The new average horizontal and vertical gradients ΔH′, ΔV′ are also calculated:

ΔH′=2*4/(4−(^{−}1))=8/5

^{−}1))=12/5

If there is no constraint on the discreteness of the intensity values, the new intensity values are calculated as follows:

_{v}=2−(12/5)/2−(8/5)/2=0

_{v}=0+8/5=8/5

_{v}=0+12/5=12/5

_{v}=12/5+8/5=4

If there is a constraint on the discreteness of the intensity value (i.e., intensity value must be an integer), the new intensity values are calculated as follows:

_{v}=0

_{v}=0+2=2

_{v}=0+3=3

_{v}=3+2=5

A third process, which may be used to adjust the cell values so that they are all positive, maintains the average cell intensity value M, and reduces the average horizontal and vertical gradients. The new average horizontal and vertical gradients are calculated as follows:

ΔH″=ΔH*2*M/(P−N)

If there is no constraint on the discreteness of the intensity values, the following equations are used:

_{v}=M−ΔV″/2−ΔH″/2

_{v}=a′_{v}+ΔH″

_{v}=a′_{v}+ΔV″

_{v}=c′_{v}+ΔH″

If there is a constraint on the discreteness of the intensity values, the following equations are then used:

_{v}=roundup(M−ΔV″/2−ΔH″/2)

_{v}=a′_{v}+roundup(ΔH″)

_{v}=a′_{v}+roundup(ΔV″)

_{v}=c′_{v}+roundup(ΔH″)

The roundup function is the same as described above where the values are rounded up to the more positive integer. This is done to avoid having negative numbers in the final matrix.

The following example for the third process uses the same values for the micromatrix **130** (a_{v}=^{−}1, b_{v}=1, c_{v}=2, d_{v}=4). As described above, M=1.5 N=^{−}1, and P=4. The new horizontal and vertical gradients are first calculated:

^{−}1))=6/5

^{−}1))=9/5

If there is no constraint on the discreteness of the intensity value, the intensity values are calculated as follows:

_{v}=1.5−(9/5)/2−(6/5)/2=0

_{v}=0+6/5=6/5

_{v}=0+9/5=9/5

_{v}=9/5+6/5=3

If the intensity value must be an integer, the values are then calculated as follows:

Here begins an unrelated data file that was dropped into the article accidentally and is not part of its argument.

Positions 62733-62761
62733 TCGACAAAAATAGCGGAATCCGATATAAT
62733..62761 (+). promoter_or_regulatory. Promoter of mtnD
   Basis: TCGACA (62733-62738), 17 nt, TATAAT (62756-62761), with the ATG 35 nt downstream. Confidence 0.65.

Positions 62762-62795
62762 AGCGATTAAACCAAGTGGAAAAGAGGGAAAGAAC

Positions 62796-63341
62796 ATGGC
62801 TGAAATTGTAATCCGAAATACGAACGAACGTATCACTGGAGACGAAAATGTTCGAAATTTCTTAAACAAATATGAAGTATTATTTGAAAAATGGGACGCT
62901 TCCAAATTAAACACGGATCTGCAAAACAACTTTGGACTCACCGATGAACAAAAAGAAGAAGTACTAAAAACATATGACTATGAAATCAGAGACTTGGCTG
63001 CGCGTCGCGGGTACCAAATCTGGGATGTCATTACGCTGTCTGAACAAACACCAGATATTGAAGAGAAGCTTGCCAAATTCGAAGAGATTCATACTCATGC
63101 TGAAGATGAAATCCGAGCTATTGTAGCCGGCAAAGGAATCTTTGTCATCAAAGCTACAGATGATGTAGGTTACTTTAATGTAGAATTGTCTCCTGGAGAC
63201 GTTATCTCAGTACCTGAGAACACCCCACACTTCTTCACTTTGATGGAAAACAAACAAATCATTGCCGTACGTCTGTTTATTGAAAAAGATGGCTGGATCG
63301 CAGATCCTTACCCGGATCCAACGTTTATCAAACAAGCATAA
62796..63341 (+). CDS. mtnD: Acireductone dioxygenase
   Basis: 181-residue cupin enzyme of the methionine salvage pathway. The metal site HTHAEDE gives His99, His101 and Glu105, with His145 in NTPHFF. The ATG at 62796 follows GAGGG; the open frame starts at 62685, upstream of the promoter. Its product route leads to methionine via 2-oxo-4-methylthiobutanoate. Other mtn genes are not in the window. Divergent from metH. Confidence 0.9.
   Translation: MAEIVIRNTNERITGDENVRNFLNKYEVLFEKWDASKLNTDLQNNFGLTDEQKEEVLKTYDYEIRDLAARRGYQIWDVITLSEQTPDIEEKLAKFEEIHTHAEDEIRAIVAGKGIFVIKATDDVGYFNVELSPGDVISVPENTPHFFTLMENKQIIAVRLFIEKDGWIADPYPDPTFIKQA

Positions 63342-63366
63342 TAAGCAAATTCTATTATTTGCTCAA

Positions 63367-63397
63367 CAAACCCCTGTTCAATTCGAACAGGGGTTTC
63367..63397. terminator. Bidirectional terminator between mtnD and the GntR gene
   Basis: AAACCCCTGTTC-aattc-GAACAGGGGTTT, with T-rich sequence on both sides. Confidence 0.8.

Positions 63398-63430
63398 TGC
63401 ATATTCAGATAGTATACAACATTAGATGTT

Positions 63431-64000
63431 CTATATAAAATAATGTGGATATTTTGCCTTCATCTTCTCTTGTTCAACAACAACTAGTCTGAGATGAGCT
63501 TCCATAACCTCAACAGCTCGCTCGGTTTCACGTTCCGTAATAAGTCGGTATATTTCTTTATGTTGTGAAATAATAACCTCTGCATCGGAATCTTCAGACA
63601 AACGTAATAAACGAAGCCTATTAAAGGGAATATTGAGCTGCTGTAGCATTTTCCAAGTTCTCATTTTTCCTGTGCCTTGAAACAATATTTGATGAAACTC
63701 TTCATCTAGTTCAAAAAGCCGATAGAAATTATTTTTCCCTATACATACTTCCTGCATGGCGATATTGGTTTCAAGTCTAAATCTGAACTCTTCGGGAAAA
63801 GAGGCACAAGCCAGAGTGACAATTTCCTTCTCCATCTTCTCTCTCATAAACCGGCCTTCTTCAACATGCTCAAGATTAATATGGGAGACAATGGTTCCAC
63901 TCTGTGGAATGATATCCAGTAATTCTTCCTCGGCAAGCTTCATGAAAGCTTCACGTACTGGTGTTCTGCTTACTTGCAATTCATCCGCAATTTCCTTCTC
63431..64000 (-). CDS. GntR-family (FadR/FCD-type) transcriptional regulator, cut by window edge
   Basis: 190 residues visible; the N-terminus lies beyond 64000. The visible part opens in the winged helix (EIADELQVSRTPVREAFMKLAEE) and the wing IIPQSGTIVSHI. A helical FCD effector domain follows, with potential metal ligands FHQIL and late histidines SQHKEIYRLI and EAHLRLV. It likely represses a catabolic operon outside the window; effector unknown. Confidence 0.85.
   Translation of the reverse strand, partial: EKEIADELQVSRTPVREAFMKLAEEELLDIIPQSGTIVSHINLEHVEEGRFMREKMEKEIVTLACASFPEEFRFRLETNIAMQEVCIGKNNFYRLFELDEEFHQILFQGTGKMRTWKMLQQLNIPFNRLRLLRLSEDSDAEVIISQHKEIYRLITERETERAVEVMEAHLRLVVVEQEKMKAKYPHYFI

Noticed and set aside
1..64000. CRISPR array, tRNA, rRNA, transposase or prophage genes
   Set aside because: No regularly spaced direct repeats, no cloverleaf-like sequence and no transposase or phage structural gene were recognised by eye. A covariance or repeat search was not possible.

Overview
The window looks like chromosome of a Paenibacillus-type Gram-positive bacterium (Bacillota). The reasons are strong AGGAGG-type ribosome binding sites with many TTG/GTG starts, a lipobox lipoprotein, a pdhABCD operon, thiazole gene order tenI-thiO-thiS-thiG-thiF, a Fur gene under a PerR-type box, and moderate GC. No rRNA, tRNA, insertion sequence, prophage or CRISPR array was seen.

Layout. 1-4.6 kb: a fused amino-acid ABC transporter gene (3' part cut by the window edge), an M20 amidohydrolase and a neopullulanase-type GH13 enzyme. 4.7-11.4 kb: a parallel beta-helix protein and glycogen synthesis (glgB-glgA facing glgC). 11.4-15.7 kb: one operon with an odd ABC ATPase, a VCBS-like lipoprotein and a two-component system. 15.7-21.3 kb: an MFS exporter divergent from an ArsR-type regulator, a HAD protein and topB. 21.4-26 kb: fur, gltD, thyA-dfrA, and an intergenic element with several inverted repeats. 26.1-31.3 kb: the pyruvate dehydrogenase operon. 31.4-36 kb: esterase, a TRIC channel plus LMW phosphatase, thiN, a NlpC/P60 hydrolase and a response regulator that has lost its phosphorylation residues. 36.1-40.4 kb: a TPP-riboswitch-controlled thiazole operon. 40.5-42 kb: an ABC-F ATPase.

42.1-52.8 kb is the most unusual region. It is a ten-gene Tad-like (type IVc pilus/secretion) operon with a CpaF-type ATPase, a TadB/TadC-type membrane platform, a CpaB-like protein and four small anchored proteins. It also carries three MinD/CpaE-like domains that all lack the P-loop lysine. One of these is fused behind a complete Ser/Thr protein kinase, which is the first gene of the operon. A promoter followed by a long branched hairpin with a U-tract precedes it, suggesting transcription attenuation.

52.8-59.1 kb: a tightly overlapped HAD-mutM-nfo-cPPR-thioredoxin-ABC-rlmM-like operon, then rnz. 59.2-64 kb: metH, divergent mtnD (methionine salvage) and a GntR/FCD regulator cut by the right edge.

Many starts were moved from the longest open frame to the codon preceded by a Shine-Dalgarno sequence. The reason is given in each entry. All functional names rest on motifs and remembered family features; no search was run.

_{v}=0

_{v}=0+2=2

_{v}=0+2=2

_{v}=2+2=4

FIG. 10 is flowchart illustrating a process for converting the micromatrix **110** into micromatrix **130**, which has the horizontal gradients of each row equal to one another and the vertical gradients of each column equal to one another. The process is started at step **150** and begins with the calculation of the average horizontal and vertical gradients (step **152**) and the average cell value (step **154**). If the cell intensity values do not have to be integers, the average horizontal gradient, average vertical gradient, and average cell value are used to calculate the final cell intensity values (steps **156**, **158**). If there is a requirement that the final cell intensity values have to be integers, the intensity values are calculated using the round functions, as described above (steps **156** and **160**). If all the cell values are greater than zero the process is ended (steps **162** and **174**). If any of the cell intensity values is less than zero one of three processes are used to convert the intensity values into positive values. If it is desired to maintain the average horizontal and vertical gradients, the new intensity values are calculated using the minimum cell value to transform the cell values to positive values (steps **164**, **166**, and **174**). If it is desired to maintain the average cell intensity value of the micromatrix, the new intensity values are calculated using reduced horizontal and vertical gradients (steps **168** and **170**). If there is not a requirement to maintain the average cell intensity value of the micromatrix, the new intensity values are calculated using reduced horizontal and vertical gradients and a raised average cell value (steps **168** and **172**). If the process of steps **170** or **172** is used, round functions have to be used if the final cell values are required to be integers (steps **156** and **160**). Since the process of step **166** only subtracts the minimum value from all of the intensity values, if the values are initially integers they will remain integers. Thus, round functions do not need to be applied to the process of step **166**. The processes of steps **170** and **172**, however, may create non-integer values even if integer values are used.

The specific process which is used to convert negative cell values into positive values depends on the area to be treated, or the type of treatment being given to a patient. The first process may be used, for example, in defining an intensity map for radiation treatment on a prostate tumor which is typically tolerable to high doses of radiation. The second process may be used, for example, for a tumor located in the head or neck area since these areas can not tolerate higher doses of radiation, and gradient values are more important. The third process is safest to use if the specific anatomy location of the tumor is not known, since the average cell value is maintained.